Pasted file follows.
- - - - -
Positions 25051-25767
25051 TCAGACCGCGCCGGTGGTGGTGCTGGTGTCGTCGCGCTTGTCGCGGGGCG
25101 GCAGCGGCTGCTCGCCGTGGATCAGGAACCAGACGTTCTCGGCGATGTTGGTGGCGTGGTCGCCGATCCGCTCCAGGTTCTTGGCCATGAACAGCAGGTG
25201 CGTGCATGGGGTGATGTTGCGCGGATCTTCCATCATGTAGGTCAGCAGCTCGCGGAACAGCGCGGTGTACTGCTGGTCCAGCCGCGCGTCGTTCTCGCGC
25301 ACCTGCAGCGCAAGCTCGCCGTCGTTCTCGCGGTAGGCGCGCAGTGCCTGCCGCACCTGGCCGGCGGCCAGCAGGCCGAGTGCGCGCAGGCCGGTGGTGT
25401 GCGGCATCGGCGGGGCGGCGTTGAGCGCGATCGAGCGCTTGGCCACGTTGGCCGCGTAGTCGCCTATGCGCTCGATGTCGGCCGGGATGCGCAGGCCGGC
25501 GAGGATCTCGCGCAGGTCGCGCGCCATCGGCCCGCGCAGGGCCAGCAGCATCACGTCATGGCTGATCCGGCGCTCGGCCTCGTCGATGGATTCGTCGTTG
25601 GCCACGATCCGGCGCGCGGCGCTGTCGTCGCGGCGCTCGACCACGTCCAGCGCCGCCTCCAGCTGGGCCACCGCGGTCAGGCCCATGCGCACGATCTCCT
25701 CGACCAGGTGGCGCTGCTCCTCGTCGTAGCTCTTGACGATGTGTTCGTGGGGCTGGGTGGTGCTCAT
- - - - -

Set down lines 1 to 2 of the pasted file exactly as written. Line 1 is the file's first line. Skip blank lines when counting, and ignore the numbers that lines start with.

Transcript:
Positions 25051-25767
25051 TCAGACCGCGCCGGTGGTGGTGCTGGTGTCGTCGCGCTTGTCGCGGGGCG